Iraq's protests spread to another Baghdad bridge, 1 killed

Iraq's protests spread to another Baghdad bridge, 1 killed
Iraqi anti-government protesters take control of the concrete walls and barriers set by security forces close the Al-Sanak Bridge leading to the Green Zone during a demonstration in Baghdad, Iraq, Thursday, Oct. 31, 2019. Late Wednesday, hundreds of people headed to the Al-Sanak Bridge that runs parallel to the Joumhouriya Bridge, opening a new front in their attempts to cross the Tigris River to the Green Zone. Security forces fired volleys of tear gas that billowed smoke and covered the night sky. (AP Photo/Hadi Mizban)

BAGHDAD (AP) — Anti-government protesters clashed with security forces on a second bridge leading to Baghdad’s heavily-fortified Green Zone on Thursday, killing at least one person and wounding more than 60 others.

Demonstrators have gathered in the Iraqi capital’s Tahrir Square since the protests resumed nearly a week ago, and have repeatedly clashed with security forces on the Joumhouriya Bridge. The clashes have now spread to the nearby Sanak Bridge, which also leads to the Green Zone, where the government is headquartered.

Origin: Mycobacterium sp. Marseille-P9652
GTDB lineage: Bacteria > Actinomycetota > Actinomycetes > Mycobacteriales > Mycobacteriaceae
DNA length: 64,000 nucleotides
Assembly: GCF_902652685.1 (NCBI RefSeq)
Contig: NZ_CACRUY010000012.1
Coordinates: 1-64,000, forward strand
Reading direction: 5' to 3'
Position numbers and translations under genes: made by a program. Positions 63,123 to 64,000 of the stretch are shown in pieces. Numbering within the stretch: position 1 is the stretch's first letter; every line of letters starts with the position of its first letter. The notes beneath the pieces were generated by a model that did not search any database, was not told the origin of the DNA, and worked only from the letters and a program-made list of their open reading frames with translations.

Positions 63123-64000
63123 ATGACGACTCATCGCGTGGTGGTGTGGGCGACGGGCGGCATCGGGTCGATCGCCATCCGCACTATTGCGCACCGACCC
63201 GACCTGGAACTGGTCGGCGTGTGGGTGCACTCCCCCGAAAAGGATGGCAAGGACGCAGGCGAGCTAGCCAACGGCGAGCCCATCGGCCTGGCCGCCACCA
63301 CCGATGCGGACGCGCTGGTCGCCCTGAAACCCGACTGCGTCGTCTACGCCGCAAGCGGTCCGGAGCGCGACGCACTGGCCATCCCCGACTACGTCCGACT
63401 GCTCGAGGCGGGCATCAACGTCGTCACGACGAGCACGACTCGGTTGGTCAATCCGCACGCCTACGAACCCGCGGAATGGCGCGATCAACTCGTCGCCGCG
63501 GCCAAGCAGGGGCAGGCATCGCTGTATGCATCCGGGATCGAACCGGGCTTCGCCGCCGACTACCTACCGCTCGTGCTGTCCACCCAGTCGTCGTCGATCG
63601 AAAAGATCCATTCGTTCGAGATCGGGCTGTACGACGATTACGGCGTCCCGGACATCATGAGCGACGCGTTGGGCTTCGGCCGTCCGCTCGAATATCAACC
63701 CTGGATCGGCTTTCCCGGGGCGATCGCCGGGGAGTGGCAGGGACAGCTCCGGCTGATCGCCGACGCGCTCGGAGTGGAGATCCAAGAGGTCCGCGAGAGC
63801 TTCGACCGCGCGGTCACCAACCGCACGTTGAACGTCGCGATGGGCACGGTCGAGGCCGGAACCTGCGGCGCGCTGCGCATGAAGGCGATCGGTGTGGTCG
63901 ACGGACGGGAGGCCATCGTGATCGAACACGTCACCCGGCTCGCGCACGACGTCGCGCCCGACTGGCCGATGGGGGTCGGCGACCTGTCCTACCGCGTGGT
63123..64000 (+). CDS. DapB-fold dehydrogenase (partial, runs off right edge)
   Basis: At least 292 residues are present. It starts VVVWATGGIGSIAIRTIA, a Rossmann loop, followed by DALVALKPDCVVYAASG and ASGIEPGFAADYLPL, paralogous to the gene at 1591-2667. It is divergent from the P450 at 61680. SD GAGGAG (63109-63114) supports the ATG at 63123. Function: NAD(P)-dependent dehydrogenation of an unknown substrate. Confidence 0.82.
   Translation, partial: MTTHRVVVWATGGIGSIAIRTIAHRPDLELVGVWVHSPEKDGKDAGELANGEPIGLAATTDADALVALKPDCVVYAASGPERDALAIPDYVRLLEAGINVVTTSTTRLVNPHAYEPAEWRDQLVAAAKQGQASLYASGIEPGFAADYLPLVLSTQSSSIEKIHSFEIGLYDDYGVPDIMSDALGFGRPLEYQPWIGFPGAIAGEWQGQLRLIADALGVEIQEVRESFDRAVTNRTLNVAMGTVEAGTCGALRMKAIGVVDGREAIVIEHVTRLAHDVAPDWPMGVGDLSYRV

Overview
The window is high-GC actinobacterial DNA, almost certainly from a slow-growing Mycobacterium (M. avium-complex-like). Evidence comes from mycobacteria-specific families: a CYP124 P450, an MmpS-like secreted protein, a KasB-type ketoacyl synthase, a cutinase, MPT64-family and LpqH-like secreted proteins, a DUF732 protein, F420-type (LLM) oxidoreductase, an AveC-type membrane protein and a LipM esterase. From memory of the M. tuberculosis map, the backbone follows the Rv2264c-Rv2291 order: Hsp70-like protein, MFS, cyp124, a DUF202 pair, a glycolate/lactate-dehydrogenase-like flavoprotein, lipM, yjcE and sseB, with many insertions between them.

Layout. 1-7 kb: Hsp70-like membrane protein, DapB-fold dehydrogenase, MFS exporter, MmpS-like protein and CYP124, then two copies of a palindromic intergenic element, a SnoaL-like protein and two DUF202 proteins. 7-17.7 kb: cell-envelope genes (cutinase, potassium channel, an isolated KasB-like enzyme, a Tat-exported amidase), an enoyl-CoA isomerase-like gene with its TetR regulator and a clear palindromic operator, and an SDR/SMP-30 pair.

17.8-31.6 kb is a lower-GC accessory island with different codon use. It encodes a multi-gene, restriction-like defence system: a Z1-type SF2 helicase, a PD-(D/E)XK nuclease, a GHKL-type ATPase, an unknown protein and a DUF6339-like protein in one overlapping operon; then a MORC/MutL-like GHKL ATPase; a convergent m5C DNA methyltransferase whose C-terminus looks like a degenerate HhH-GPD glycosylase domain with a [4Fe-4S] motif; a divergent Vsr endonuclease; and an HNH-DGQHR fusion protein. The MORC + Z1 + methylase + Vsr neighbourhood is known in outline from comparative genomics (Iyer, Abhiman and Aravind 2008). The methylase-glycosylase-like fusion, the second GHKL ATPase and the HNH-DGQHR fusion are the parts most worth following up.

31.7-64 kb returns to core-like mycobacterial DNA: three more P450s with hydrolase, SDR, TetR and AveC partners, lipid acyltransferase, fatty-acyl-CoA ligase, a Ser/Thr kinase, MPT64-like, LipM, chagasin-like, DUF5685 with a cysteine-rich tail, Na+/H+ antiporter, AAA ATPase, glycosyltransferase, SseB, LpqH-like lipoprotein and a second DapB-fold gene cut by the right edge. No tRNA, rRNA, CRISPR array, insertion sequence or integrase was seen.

Security and medical officials confirmed the latest casualties. They spoke on condition of anonymity because they are not authorized to talk to reporters.

At least 250 people have been killed since demonstrations first erupted at the start of the month in Baghdad and across southern Iraq. Tens of thousands of demonstrators have joined the protests, calling for the overthrow of the government and sweeping reforms, and accusing their leaders of corruption and incompetence.

Iraq suffers from high unemployment and poor public services despite being an OPEC member with the world’s fourth largest proven oil reserves. The political system put in place after the 2003 U.S.-led invasion has given rise to an entrenched political class even though the country regularly holds elections.

Protesters have been joined by supporters of an influential Shiite cleric, Muqtada al-Sadr, who has called on the government to resign. The demonstrations have snowballed into the biggest security challenge Iraq has faced since it declared victory over the Islamic State group nearly two years ago.